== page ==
The Inflation Reduction Act (IRA) will allow the U.S. to take a major step towards its long term climate goals, but more action is needed to stimulate the trillions of dollars in investment needed to deliver a net zero emission economy by 2050.
That is the conclusion of the latest New Energy Outlook: US report from BloombergNEF (BNEF), which details how the U.S. government has allocated $369 billion of support to clean energy projects during the first year of the IRA, primarily through tax credits and direct subsidies for wind, solar, battery, electric vehicle (EV), carbon capture and hydrogen projects.
However, BNEF warned that clearer and stricter policies will be necessary to deliver net zero emissions by 2050, with modeling suggesting current incentives would result in a 40 percent drop in energy-related emissions by 2035 and a 55 percent cut by 2050 against a 2021 baseline. Such emissions reductions would represent a major transformation of the U.S. energy system, but would fall short of the climate targets set by the Biden White House.
“The IRA has dangled some very attractive carrots that will get the economy moving, but to make it move fast enough, the U.S. will need a few more sticks,” said Tom Rowlands-Rees, head of North America Research for BNEF.
Derrick Flakoll, policy associate for North America at BloombergNEF, hailed the IRA as a “multibillion-dollar down payment on decarbonization,” but he stressed that further policies would be needed to stimulate the levels of investment needed to reach net zero emissions.
The report details three pathways for the U.S. to hit net-zero emissions by 2050 and rapidly scale up investment over the next decade from the $141 billion invested in energy transition technologies in 2022 to nearly $10 trillion cumulatively by 2032.
The IRA’s impact on bridging this financing gap depends on the extent to which the incentives delivered through the legislation can trigger additional private sector investment in clean tech projects.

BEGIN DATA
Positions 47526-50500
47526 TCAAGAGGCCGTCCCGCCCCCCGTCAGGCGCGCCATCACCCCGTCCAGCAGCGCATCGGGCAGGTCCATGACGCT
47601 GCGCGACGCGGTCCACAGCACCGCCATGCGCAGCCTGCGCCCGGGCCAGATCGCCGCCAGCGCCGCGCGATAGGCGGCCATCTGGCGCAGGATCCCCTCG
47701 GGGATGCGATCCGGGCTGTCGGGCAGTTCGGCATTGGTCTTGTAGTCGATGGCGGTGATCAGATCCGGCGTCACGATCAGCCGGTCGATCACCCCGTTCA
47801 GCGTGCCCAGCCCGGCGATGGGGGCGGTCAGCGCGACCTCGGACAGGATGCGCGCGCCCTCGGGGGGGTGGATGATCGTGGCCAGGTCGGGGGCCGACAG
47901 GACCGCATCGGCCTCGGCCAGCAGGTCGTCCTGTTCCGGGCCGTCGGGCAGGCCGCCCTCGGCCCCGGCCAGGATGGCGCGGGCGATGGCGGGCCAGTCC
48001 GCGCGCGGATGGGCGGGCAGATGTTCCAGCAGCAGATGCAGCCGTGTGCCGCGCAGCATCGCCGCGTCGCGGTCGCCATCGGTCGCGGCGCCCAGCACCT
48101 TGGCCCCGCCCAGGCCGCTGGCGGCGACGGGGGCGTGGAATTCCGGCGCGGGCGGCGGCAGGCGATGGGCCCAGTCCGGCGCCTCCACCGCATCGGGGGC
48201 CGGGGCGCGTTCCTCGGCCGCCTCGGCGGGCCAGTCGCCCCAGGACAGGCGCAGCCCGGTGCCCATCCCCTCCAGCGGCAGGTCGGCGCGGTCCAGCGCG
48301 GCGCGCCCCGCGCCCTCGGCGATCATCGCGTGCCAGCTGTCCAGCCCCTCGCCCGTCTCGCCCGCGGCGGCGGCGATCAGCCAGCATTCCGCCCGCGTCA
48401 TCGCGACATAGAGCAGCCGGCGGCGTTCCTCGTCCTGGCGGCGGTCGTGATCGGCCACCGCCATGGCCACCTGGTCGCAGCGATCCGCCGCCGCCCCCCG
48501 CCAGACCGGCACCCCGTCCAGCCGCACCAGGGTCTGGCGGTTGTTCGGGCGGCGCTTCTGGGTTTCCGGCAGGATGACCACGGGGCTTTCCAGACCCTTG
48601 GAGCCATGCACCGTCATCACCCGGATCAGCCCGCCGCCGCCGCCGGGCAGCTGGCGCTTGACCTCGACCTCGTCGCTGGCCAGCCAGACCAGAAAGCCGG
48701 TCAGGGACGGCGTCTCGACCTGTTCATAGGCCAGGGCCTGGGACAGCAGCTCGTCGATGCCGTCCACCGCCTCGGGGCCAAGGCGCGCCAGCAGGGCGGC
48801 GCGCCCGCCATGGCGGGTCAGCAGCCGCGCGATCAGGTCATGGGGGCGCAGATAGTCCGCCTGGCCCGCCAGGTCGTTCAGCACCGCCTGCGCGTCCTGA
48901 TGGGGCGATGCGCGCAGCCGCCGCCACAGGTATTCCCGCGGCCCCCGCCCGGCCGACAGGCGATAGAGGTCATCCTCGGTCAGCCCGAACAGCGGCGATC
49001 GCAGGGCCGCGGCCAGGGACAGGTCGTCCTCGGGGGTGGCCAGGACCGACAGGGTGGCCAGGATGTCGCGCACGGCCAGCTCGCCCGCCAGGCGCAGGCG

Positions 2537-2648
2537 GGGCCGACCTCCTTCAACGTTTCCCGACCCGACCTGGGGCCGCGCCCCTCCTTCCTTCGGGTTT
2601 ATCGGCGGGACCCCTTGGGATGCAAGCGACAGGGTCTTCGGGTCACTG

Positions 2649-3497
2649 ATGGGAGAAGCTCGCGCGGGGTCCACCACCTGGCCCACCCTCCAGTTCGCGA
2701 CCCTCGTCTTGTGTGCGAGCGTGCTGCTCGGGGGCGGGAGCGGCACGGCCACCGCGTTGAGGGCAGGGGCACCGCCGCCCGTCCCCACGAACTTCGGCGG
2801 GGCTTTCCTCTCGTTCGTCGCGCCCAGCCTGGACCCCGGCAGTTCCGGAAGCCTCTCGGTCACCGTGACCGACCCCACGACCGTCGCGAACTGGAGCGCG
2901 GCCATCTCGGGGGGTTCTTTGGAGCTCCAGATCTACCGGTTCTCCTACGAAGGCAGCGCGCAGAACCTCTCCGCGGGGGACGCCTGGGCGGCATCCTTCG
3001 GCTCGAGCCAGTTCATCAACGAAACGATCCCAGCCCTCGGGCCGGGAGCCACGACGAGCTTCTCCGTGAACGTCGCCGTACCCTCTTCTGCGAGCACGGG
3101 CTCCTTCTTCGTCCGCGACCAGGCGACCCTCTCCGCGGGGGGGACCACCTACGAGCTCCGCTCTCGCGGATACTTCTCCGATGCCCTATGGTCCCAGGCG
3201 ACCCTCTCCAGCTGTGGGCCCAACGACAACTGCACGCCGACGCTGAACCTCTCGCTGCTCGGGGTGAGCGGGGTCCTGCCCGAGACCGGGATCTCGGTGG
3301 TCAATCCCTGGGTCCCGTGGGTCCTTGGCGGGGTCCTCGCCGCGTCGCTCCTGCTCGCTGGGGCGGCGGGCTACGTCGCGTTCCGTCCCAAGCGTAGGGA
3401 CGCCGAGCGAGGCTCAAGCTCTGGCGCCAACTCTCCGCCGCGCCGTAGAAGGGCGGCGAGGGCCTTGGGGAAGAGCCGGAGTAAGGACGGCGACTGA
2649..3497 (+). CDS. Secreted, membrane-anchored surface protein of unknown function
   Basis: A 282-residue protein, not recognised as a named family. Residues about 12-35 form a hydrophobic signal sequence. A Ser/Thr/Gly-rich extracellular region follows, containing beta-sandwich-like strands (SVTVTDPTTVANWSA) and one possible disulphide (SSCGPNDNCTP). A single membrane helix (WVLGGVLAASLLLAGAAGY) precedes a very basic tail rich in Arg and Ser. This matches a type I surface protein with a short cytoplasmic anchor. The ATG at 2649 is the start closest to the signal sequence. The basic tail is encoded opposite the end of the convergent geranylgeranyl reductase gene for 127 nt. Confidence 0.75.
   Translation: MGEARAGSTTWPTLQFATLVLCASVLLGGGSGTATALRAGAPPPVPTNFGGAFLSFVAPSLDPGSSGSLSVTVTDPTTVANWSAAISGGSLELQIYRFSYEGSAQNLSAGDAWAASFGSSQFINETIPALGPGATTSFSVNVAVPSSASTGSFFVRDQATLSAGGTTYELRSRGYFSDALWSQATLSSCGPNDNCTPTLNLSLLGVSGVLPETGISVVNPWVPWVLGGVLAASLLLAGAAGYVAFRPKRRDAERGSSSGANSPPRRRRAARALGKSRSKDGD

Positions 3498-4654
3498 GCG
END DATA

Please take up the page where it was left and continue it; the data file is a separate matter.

BNEF’s modeling suggests the cheapest way for the U.S. to reduce emissions in line with its goals would focus on the scaling up of investment in wind and solar power, along with low-carbon dispatchable electricity technologies.
Under such a net-zero scenario, the U.S. would need to invest $30 trillion across its energy system between 2022 and 2050 to ramp up both supply- and demand-side measures to accelerate the rollout of low-carbon technologies.
This investment surge would see wind and solar installations reach 3,292 gigawatts (GW) by 2050, up from 288 GW in 2022, while solar capacity alone would hit 2,065 GW from rooftop and large-scale projects by mid-century.
Moreover, the rapid electrification of end-use sectors of the economy would result in a doubling of annual power consumption resulting in 8,660 terawatt-hours (TWh) of demand in 2050, versus 3,946 TWh in 2021.
In all scenarios considered, about half of the investment required through to 2050 is driven by consumer-led purchases of EVs.
Further scenarios considered by BNEF detail how new tax credits for EVs and carbon capture technologies could lower energy-related emissions by 9 percent in 2050, with a carbon capture tech drive potentially capturing 211 million metric tons of CO2 emissions from gas-fired power generation a year and 12 million tons from industry in 2050.
Investment in power grids is also seen as a key enabler for the net zero transition, with BNEF estimating that $3.8 trillion could be needed between today and 2050 for system reinforcements, new connections and asset replacements to accommodate rising power demand. A corresponding investment in low-carbon power sources will be needed, to the tune of $5.6 trillion over the same time period, it said.
Under all BNEF’s scenarios, remaining coal generation would shut down during the 2030s, while natural gas would continue to play a role in the power grid through 2050, albeit at reduced levels.
According to Tara Narayanan, BloombergNEF’s senior associate for U.S. Power Markets, as cleaner power becomes key to decarbonization, the U.S. must address its “love affair with gas.”
“Carbon capture could be a solution to emissions from natural gas, if the subsidies are extended rather than being phased out just when the technology starts to become competitive,” she said.